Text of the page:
YOU could call it the fashion reformation of 1993.
Or penitential chic.
The idea is to make up for the excesses of the 1980s by looking remarkably unremarkable, uncommonly common, profoundly plain. To denounce the evils of vanity, artifice, affectation.
The leading exponent of this new Calvinistic chic is Calvin himself - Calvin Klein. The models in his fall show wore no makeup, no jewelry, no hosiery. They walked the runway slowly, somberly, setting the mood for a new kind of fashion ascetics.
Their clothes were in a refusal-of-color palette of black, carbon, indigo, gray, ink, iron, barley, stone, moss, and pewter. Their jackets and tunics and pants were lean and linear. Even the cashmere sweaters looked like they'd taken the vow of poverty, some of them pre-washed and pre-boiled.
Other leaders in this new wave of fashion denial are Donna Karan, Michael Kors, Yeohlee, Christian Francis Roth, and the country's two leading modernists, Geoffrey Beene and Zoran.
All of them practice the new austerity with dexterity, preferring black or neutral to colored or embellished, plain to fancy. Jackets are generally long and lean, many with self buttons. Vests are shrinking. White shirts are the new hair shirt, always worn untucked. Tunics are important, often replacing jackets, and worn over both long and short skirts as well as pants. Sweaters are loose, oversized, and totally asexual.
Even Todd Oldham, who became famous with his happy, colorful, decorative clothes, now offers a more somber palette, including some stark black dresses devoid of ornamentation.
Another aspect of this moment in fashion history, where designers seem caught between denial of the recent past and fear of the immediate future, is the appearance of religious symbols such as the cross. It is definitely the most popular jewelry item of the season.
Richard Tyler crosses his models both front and back. Donna Karan strings six crosses across her models, bandolier style. Maria Snyder and Louis dell'Olio of Anne Klein also show their clothes hanging with cross necklaces.
Fashion's hymn to the ecclesiastical is most obvious in the many cassock-like dresses in the market, especially at Ralph Lauren, Yeohlee, Cynthia Rowley, Oscar de la Renta, and Tyler.
Like priests' cassocks, most are long and many close in self buttons. Some are worn with rosary-like necklaces. By day, they are in nondescript gabardine fabrics. By night, they come out in jewel-toned velvets.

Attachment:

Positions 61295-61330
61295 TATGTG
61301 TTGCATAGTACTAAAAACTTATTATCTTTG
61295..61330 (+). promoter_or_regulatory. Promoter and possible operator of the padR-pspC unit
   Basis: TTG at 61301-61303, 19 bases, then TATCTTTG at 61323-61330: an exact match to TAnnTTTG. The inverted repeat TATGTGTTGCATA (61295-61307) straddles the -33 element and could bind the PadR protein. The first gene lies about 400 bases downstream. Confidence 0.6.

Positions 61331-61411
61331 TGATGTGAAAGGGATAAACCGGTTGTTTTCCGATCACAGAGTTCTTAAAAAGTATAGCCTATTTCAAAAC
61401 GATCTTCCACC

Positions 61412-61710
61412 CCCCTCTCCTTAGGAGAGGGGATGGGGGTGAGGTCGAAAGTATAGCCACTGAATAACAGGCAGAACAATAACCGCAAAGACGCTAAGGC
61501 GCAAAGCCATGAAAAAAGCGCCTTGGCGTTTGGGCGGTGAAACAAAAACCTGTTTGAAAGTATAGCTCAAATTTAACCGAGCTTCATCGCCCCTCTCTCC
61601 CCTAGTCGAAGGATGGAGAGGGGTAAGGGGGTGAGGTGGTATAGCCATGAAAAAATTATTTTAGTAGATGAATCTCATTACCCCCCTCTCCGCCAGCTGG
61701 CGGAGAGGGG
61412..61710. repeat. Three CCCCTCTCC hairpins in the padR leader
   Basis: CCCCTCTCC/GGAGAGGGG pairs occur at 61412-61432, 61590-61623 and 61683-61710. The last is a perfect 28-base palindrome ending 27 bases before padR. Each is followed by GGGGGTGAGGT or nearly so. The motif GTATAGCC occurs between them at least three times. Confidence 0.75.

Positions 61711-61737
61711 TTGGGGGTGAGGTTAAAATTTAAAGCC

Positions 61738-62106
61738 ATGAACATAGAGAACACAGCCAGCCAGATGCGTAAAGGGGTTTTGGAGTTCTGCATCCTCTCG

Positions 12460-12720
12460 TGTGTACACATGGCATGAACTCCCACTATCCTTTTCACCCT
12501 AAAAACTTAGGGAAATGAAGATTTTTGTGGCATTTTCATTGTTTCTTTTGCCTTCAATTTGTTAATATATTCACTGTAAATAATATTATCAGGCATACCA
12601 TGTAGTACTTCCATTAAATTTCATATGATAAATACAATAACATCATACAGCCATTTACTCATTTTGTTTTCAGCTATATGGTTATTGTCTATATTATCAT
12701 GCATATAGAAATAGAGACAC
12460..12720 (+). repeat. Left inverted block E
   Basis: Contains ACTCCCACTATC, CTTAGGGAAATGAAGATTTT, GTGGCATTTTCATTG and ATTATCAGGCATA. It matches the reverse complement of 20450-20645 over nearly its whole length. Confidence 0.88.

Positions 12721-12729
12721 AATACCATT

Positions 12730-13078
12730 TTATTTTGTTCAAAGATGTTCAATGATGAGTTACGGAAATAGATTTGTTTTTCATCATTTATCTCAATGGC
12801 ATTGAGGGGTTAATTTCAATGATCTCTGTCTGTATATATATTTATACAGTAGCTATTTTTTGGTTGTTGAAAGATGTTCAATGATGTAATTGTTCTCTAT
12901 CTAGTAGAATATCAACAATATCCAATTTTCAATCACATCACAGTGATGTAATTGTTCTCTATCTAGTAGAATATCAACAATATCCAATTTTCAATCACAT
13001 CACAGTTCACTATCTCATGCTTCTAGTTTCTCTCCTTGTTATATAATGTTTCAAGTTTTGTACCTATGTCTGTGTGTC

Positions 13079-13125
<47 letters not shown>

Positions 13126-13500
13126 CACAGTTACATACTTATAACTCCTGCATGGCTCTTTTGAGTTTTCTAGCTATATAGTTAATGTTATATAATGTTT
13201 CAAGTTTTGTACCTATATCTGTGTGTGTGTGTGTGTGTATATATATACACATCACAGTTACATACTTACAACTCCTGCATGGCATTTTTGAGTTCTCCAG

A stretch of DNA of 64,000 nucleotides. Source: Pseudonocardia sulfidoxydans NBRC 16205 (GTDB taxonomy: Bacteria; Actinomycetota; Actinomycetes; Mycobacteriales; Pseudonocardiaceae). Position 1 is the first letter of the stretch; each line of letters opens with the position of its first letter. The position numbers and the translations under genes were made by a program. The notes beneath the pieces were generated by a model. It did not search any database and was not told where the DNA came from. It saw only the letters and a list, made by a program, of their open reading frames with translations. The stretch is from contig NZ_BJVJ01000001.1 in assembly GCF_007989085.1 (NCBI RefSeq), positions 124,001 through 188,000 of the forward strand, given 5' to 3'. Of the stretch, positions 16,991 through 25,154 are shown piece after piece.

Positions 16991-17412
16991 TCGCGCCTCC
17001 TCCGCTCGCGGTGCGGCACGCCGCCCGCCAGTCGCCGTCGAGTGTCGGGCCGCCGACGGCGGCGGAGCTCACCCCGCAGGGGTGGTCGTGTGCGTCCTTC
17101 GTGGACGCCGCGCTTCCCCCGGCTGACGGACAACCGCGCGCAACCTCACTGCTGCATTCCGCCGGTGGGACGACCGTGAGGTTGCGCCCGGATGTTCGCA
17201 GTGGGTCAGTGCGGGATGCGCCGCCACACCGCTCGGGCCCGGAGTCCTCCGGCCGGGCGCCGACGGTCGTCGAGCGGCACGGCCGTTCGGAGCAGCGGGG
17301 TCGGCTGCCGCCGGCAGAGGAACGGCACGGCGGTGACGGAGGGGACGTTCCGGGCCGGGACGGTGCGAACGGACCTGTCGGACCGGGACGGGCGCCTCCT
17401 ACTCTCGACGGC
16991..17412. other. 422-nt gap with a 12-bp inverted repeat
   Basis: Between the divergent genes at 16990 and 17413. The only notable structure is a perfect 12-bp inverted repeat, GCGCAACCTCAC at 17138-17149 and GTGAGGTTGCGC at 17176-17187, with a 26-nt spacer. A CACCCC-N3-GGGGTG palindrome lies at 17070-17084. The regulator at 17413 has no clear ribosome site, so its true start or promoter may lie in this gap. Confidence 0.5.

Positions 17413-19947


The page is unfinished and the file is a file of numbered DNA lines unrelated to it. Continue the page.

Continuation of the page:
Clerics appear in padre hats at Calvin Klein, preacher coats at Lauren, and nun-like evening gowns in black and white satin at Yeohlee.
Geoffrey Beene features latter-day Rasputins in detachable hoods. Zoran also likes hoods, especially for evening and particularly in black organza.
A lot of the monk-like coats and jackets are loosely belted in leather thongs, as in the braided versions at Michael Kors.
In the ecumenical spirit of acceptance and inclusion, every length goes. The long skirts that had seemed so inevitable a few months ago are now part of a length story that ranges from the very short skirts at Christian Francis Roth to the very long at Karan and Klein.
SOME of the city's most famous designers, such as Isaac Mizrahi and Bill Blass are showing skirts above the knees as well as below. And for those women not about to give up their tights, Blass's endorsement of this look, which he pairs with riding boots, may even seem heaven-sent.
So what's with all this monk business? This sudden reverence for severity and austerity?
If today's fashion is as accurate a barometer of the times as it usually is, the new redemptive mood, the salvation-at-hand mindset is as much a reaction to sagging sales of designer merchandise as it is some sort of miraculous conversion of repentant designers.
Sack cloth and ashes are the exact opposite of the glitz and gold that hasn't been selling. Loose, covered clothing is the exact opposite of the tight, sexy clothes already hanging in a lot of closets.
This season also marks the profoundly antifashion triumph of the street and its lessons of relevancy, comfort, and thrift. Most of the clothes shown during the New York shows score high on relevancy and comfort.
But thrift is something else. No one on Seventh Avenue has announced any price reductions, so could it be that all this tony tone-down was simply a way for designers to cut costs? Plain, it should be noted, is a lot less costly to produce than fancy.
The question now remains, will ascetic, no matter how aesthetic, sell?
Will the cleric make it off the fashion pulpit of the runway and onto the street? Will it pay off at retail?
Designers fervently hope so.